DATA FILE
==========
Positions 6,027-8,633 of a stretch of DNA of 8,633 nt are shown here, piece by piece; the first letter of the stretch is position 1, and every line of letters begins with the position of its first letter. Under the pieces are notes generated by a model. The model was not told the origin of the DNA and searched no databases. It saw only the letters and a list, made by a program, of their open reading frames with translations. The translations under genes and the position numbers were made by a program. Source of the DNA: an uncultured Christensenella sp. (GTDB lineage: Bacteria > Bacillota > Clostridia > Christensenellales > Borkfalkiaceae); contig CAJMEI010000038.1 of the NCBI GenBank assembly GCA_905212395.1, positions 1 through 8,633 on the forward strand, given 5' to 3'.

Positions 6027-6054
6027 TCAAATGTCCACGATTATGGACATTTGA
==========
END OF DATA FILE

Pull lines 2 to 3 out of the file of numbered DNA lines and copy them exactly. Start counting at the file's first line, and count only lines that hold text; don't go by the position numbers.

Positions 6027-6054
6027 TCAAATGTCCACGATTATGGACATTTGA